Tuesday, September 3, 2013

Like Death and Taxes: Fan Appreciation and the Closing Day* for the American Association

It is often said of baseball that there is always a tomorrow. No matter how awful you or your team perform, tomorrow is a new day with new possibilities for success. The game's forgiving nature only lasts so long, however. As the daylight hours steadily shrink in number and crisp air rushes in from the Northwest, baseball's promise of tomorrow is broken. The season must end. For some, life goes on in the postseason. For most, it is merely a final chance to step into the box before spring. On Labor Day, September 2nd, the Gary Southshore Railcats and El Paso Diablos played the final game of their respective regular seasons. El Paso would win, but Gary would live to play on at least one more week. For those who filled the seats on the ceremonial last day of summer, the day would be won ultimately by the calling card of independent baseball- unparalleled fan experience.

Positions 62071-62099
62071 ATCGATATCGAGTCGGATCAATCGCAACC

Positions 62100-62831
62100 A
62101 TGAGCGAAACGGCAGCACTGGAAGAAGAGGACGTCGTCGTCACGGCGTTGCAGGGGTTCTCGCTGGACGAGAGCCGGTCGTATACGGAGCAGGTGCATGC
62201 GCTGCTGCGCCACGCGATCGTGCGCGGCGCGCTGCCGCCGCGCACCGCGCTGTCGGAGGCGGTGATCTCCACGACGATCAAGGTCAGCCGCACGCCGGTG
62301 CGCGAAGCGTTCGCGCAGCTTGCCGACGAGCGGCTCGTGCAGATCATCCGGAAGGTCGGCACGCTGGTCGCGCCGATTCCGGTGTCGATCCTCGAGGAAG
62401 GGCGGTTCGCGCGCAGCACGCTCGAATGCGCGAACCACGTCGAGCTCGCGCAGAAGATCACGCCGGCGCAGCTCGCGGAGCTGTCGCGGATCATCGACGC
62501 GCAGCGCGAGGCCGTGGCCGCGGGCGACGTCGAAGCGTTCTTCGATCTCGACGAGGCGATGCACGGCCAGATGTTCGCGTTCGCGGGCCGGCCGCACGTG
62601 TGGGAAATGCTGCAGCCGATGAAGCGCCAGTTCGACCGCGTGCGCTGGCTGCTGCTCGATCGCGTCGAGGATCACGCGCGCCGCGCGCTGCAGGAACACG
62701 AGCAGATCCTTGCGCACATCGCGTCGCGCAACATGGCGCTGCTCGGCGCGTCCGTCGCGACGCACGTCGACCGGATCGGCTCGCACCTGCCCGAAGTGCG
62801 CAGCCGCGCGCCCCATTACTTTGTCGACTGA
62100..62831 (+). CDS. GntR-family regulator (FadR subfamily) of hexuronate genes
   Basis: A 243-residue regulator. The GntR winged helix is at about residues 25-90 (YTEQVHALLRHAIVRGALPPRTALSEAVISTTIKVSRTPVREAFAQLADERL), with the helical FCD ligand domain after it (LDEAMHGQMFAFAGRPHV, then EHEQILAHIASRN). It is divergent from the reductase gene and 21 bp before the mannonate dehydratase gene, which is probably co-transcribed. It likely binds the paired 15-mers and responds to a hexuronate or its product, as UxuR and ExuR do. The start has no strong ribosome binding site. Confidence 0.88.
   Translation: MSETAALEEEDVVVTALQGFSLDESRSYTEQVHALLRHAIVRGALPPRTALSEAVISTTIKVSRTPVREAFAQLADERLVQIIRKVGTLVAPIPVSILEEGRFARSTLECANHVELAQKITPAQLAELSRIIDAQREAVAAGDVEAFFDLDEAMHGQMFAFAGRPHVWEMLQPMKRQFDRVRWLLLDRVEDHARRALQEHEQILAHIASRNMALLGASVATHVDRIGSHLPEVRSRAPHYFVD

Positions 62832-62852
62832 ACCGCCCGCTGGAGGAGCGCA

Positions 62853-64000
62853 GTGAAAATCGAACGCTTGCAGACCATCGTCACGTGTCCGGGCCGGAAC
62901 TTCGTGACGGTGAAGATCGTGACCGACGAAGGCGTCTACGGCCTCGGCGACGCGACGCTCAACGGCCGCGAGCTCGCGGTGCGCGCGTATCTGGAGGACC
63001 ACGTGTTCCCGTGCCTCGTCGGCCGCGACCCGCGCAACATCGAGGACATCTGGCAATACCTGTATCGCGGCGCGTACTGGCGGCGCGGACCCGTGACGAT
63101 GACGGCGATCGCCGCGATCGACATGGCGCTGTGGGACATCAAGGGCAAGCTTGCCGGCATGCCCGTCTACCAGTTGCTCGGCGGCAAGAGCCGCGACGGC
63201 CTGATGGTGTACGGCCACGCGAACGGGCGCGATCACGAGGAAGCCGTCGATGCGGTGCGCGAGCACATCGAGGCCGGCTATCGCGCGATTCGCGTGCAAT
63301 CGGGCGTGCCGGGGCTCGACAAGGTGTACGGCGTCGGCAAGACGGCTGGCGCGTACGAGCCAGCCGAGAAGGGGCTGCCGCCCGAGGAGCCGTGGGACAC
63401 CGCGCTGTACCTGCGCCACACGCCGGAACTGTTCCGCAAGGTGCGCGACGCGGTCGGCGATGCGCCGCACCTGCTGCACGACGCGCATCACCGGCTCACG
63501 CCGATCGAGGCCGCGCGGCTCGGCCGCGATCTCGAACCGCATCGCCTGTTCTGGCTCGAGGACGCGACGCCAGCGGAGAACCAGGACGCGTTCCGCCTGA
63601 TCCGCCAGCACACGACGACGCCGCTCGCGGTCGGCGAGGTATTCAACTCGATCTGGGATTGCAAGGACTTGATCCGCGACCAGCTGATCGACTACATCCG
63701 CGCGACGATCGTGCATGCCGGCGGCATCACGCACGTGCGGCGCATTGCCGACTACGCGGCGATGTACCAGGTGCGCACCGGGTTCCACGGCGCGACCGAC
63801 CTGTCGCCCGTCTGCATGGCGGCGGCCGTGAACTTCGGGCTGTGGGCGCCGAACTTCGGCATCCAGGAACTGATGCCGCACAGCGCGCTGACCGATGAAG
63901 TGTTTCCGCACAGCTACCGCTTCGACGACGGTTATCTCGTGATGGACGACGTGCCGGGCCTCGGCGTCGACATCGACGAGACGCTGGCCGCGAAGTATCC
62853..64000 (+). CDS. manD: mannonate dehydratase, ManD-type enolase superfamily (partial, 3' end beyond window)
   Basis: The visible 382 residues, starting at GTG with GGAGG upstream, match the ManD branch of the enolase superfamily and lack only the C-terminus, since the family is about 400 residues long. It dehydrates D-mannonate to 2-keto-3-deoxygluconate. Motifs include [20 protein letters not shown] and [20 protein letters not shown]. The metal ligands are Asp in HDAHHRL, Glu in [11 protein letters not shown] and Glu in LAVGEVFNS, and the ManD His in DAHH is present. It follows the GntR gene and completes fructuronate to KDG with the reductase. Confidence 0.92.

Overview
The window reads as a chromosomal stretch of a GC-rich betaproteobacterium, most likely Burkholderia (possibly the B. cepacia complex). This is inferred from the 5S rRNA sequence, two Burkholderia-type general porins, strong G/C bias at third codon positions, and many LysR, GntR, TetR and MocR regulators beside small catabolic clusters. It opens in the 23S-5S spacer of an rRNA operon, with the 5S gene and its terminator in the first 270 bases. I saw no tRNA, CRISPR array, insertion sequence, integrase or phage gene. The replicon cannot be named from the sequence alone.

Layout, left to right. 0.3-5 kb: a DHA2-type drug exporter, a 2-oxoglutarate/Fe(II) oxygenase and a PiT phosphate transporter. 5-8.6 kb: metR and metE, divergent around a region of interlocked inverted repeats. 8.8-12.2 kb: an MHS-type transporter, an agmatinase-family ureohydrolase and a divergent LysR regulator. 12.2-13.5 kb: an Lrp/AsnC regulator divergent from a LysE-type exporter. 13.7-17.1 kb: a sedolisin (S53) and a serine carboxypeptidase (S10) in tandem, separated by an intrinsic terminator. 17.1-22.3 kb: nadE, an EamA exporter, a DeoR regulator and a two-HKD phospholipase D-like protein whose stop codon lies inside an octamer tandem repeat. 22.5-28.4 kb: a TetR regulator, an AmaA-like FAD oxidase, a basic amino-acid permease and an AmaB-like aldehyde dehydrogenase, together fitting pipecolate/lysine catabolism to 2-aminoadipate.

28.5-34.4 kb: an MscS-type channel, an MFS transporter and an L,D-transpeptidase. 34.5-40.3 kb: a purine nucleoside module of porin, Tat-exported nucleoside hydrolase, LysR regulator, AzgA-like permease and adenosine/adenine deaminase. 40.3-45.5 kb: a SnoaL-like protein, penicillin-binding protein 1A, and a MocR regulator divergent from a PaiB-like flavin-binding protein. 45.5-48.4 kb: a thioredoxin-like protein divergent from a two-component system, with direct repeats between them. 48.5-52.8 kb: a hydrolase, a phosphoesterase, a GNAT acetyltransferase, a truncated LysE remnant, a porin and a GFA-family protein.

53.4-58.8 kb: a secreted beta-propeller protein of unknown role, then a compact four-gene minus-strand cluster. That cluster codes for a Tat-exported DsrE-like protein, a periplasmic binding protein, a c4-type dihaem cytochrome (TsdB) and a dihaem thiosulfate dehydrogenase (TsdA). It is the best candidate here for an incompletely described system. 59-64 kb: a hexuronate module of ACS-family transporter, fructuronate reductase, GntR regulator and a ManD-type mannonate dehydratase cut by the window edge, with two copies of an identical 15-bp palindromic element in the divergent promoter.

Sunday, September 1, 2013

1992 to Forever: The Pittsburgh Pirates and Solving the Moses Complex

As the story goes, Moses never set foot in the promised land, he merely witnessed his long-sought paradise from a mountain. A generation lost in the wilderness was too long. There have been many fans of the Pittsburgh Pirates who perished before this season. Wandering in the unholy mire of losing season after losing season, the identity of the team became synonymous with crippling failure. Today marks the beginning of the end. To the season, and to the more than two decades of tribulation. As I write, Pittsburgh sits tied atop the National League Central division. Much like that mountain Moses stood upon, the Pirates can see the promised land in the distance, but unlike the ancient prophet, this land of milk and honey is within reach.

Chase Down the Rising Sun: Shohei Ohtani Faces the Hype

Twenty-three year old Shohei Ohtani took the mound for the first time in a Major League stadium on Sunday. His slender, six-foot-four frame ...